Military Dictionary and Gazetteer

  1. gallop

    A mode of running by a quadruped, particularly by a horse, by lifting alternately the fore feet and the hind feet together, in successive leaps or bounds. A word of command in the cavalry service.

Surnames Frequency by Census Records


    According to the U.S. Census Bureau, Gallop is ranked #16295 in terms of the most common surnames in America.

    The Gallop surname appeared 1,770 times in the 2010 census and if you were to sample 100,000 people in the United States, approximately 1 would have the surname Gallop.

    67.8% or 1,200 total occurrences were White.
    27.8% or 492 total occurrences were Black.
    1.8% or 32 total occurrences were of Hispanic origin.
    1.6% or 30 total occurrences were of two or more races.
    0.9% or 16 total occurrences were Asian.

Matched Categories

How to pronounce gallop?

How to say gallop in sign language?


  1. Chaldean Numerology

    The numerical value of gallop in Chaldean Numerology is: 7

  2. Pythagorean Numerology

    The numerical value of gallop in Pythagorean Numerology is: 9

Examples of gallop in a Sentence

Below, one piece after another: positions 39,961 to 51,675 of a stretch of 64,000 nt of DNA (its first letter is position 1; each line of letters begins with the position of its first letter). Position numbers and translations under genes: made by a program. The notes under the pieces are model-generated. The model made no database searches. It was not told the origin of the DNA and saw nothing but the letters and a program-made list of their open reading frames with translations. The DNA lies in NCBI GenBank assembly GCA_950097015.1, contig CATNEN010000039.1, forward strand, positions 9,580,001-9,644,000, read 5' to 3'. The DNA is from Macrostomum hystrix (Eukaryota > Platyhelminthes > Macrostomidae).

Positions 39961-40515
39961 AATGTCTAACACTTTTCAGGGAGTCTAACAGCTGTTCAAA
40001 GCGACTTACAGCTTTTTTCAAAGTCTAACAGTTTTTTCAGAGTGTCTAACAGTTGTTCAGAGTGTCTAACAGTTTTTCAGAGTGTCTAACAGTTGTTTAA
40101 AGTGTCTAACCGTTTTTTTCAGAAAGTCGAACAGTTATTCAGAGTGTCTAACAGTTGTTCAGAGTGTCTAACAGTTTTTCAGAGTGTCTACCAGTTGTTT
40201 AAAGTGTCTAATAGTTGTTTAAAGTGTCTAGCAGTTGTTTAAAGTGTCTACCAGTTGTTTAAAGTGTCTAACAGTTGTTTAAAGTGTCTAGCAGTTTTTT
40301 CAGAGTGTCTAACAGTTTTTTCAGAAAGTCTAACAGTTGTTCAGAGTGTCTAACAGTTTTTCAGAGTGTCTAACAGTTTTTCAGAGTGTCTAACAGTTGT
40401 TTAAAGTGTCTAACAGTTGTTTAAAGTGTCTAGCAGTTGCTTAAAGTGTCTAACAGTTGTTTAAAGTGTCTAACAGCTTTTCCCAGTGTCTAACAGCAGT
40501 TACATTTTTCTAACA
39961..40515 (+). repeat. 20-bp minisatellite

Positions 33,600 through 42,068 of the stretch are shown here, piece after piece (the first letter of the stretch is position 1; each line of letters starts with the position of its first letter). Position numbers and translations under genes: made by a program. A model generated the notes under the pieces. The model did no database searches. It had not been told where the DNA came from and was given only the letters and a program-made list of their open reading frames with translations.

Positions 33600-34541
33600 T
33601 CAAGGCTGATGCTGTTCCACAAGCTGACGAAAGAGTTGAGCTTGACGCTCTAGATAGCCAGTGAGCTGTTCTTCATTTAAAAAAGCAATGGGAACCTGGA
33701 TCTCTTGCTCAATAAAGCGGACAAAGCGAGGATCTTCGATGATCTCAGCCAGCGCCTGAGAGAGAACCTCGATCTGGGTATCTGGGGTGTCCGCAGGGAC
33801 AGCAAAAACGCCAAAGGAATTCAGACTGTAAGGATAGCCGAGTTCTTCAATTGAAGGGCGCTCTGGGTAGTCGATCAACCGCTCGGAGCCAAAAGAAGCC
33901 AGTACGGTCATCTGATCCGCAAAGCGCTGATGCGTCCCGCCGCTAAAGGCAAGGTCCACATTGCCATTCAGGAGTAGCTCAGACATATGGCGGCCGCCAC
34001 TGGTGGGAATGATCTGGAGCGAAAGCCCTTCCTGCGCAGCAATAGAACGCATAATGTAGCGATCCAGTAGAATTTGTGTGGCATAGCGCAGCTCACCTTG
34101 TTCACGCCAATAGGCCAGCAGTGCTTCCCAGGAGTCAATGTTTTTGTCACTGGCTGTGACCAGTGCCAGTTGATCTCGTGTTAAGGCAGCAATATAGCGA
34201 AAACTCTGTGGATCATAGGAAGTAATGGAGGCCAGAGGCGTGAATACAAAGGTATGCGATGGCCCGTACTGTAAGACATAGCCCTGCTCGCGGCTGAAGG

1. Flavio Volpe:

    You heard the Premier of Ontario. We might be short in a week. Well, the reinforcements are coming. They’re in full gallop.

  2. Honore de Balzac:

    This coffee plunges into the stomach...the mind is aroused, and ideas pour forth like the battalions of the Grand Army on the field of battle.... Memories charge at full gallop...the light cavalry of comparisons deploys itself magnificently; the artillery of logic hurry in with their train of ammunition; flashes of wit pop up like sharp-shooters.

Popularity rank by frequency of use


Translations for gallop

From our Multilingual Translation Dictionary

  • cval, jet tryskem, letět tryskem, běžet tryskem, cválat, trysk, klusatCzech
  • galop, galopereDanish
  • galoppieren, GaloppGerman
  • galope, galoparSpanish
  • چهارنعل رفتن, چهارنعل, تاختنPersian
  • laukata, nelistää, neli, kiitolaukkaFinnish
  • galop, galoperFrench
  • דהרHebrew
  • galopigar, galoparIdo
  • ギャロップJapanese
  • galvotrūkčiais, šuoliai, šuoliuoti, galopasLithuanian
  • galopp, galoppereNorwegian
  • galopować, cwałPolish
  • galopar, galopePortuguese
  • галопи́ровать, галоп, скака́ть гало́помRussian
  • gàlop, га̀лоп, galopirati, галопиратиSerbo-Croatian
  • galopp, galopperaSwedish
  • ห้อThai

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"gallop." Definitions.net. STANDS4 LLC, 2023. Web. 2 Oct. 2023. <https://www.definitions.net/definition/gallop>.

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    making or becoming suitable; adjusting to circumstances
    • A. accommodation
    • B. abdomen
    • C. mediocrity
    • D. guts